Think like a pro

I always say: to win like a pro you must think like a pro, to think like a pro you must know what a pro thinks 🙂 … and what can you learn if the pro is also a legend? Let’s discover Doyle Brunson.

Here is an article published today on the hosted google news and written by Tim Dahlberg, a national sports columnist for The Associated Press. Write to him at if you like.

Poker legend Doyle Brunson comes from another era

Doyle Brunson Being a poker legend in Las Vegas at this time of year means having your picture taken with a lot of different people. A lot of them have the same question for Doyle Brunson just before the click of the camera.

“People ask, `Did you ever have your picture taken in the old days?'” Brunson says. “I said, `Yeah I did, but they usually fingerprinted me afterward.'”

Nobody’s looking to put Brunson behind bars these days. Quite the opposite.

He’s poker royalty at a time when poker defies economic chaos and keeps booming. He’s also somewhat of a poker conglomerate, with his own poker web site, a couple of how-to books, and even a virtual casino.

He was a star before television ever discovered the game, winning back-to-back World Series of Poker titles in the 1970s. He’s also one of the last remaining links to the roots of Texas Hold ‘Em as the 40th WSOP gets underway just off the Vegas Strip.

Most of all, though, the 75-year-old who got his start hustling cards in towns across Texas, is still a player.

He used to play against guys with nicknames like “The Mouth,” “Z-Man” and “The Owl.” Today, a game at the Bellagio poker room on a weeknight in Las Vegas might include a hometown champion who learned to play on a computer wanting to try his luck against one of best who ever played.

It doesn’t come cheap. Bring $100,000 to the table or don’t bother to show up.

The big target on the back of his shirt comes with a big price tag.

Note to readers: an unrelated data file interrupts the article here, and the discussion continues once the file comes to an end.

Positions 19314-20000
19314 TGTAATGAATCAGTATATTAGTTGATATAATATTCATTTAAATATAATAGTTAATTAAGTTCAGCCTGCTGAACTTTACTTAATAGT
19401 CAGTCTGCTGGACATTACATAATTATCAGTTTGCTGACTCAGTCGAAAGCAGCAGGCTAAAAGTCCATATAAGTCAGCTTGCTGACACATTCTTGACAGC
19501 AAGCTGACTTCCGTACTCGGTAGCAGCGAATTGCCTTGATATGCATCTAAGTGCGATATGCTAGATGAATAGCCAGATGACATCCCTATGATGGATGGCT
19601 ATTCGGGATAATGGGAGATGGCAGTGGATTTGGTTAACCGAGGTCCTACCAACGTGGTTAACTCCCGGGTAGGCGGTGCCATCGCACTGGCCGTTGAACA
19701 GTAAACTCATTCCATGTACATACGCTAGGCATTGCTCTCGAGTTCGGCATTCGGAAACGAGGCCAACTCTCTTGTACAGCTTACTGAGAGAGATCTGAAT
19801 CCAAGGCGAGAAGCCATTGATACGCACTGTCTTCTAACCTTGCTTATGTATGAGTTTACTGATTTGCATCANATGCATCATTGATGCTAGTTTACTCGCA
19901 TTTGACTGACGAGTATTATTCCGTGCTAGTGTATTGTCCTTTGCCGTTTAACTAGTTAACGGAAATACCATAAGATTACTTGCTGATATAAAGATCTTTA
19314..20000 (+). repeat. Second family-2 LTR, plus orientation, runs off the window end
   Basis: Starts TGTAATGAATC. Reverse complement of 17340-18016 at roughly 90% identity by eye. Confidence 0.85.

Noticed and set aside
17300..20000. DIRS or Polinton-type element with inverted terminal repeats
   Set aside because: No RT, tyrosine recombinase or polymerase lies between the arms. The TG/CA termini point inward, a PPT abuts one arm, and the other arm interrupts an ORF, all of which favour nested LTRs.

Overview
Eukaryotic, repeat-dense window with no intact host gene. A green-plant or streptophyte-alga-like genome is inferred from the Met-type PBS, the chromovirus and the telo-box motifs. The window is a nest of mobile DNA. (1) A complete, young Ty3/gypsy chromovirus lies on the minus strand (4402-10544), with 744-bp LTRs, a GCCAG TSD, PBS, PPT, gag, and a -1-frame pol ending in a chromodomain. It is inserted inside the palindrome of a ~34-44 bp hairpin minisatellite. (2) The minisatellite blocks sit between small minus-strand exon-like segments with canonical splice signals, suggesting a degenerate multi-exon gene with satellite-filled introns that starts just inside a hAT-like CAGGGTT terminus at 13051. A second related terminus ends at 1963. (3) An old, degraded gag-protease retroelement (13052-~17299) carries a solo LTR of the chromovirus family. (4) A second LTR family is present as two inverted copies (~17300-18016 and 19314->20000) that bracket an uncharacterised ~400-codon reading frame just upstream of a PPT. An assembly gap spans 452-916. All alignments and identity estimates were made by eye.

“Anybody that can afford to play can get in, and there’s always someone who wants to come out and play against the big guys,” Brunson said. “As a rule they lose, but occasionally a guy comes along with real stuff and he sticks around.”

If he does, Brunson might have himself partly to blame. He let the world in on some of the secrets of professional poker players with his “Super System” book in 1978 that continues to be the industry Bible.

But even he couldn’t imagine what has become of the game he once played in the back rooms in dusty towns with one eye out for the cops and the other out for the mob. Or what would happen to the WSOP, which began with Brunson taking one of nine seats at the table at Binion’s Horseshoe Club in 1970.

That was a cash game, and the players had to vote among each other who was the champion. Now it’s the biggest game in the world, with the Texas Hold ‘Em final at the Rio Hotel-Casino expected to draw thousands of poker players eager to ante up $10,000 for a shot at both wealth and fame.

“Nobody had any idea it could happen like this,” Brunson said. “The media and Internet woke everybody up to the fact poker is the greatest game in the world. But I found that out 50 years ago.”

Now that everyone knows, Brunson admits his chances of adding a third bracelet to his trophy case are slim. There’s too many players, too many gunslingers who will engage in hands they probably shouldn’t just to be able to tell friends they knocked Texas Dolly from the tournament.

Last year a 22-year-old from Denmark bested the field of 6,844 players to win $9.15 million in the final. By the end of the first day of play, Brunson was already through.

“That’s poker, anybody can win during a short period of time,” Brunson said. “Over an extended period of time, though, the best player wins.”

That, more often than not, has been Brunson, who got his master’s in education before deciding that the bankroll of a teacher wasn’t for him. While players today cut their teeth online or by watching poker on TV, he learned by traveling the circuit, playing ranchers and bankers for their money in illegal games in Texas.

He was robbed five times, part of the price of doing business. He couldn’t go to authorities, though sometimes they came to him.

“In some places it was like a way of raising money,” Brunson recalled. “They would raid the game and take us to the station where we’d give them false names, pay a 25 dollar fine, and be on our way.”

He’s won more millions and lost more millions over the years than he can count, but money was always just a way to keep score. It’s always been nice to have, but Brunson realized early that the minute he started worrying about losing money he might as well toss his cards in and walk away.

Now, everything has changed in poker except the game itself. Where players once hid from sight, they now play to the cameras. When someone comes barging up to the table now, it’s the cocktail waitress, not the cops.

Brunson embraces the changes just as he keeps alive the past. He’s had a good run, but there’s always another game to play.

“There is,” he says, “no life as good as the life of a poker player.

Copyright © 2009 The Associated Press. All rights reserved.



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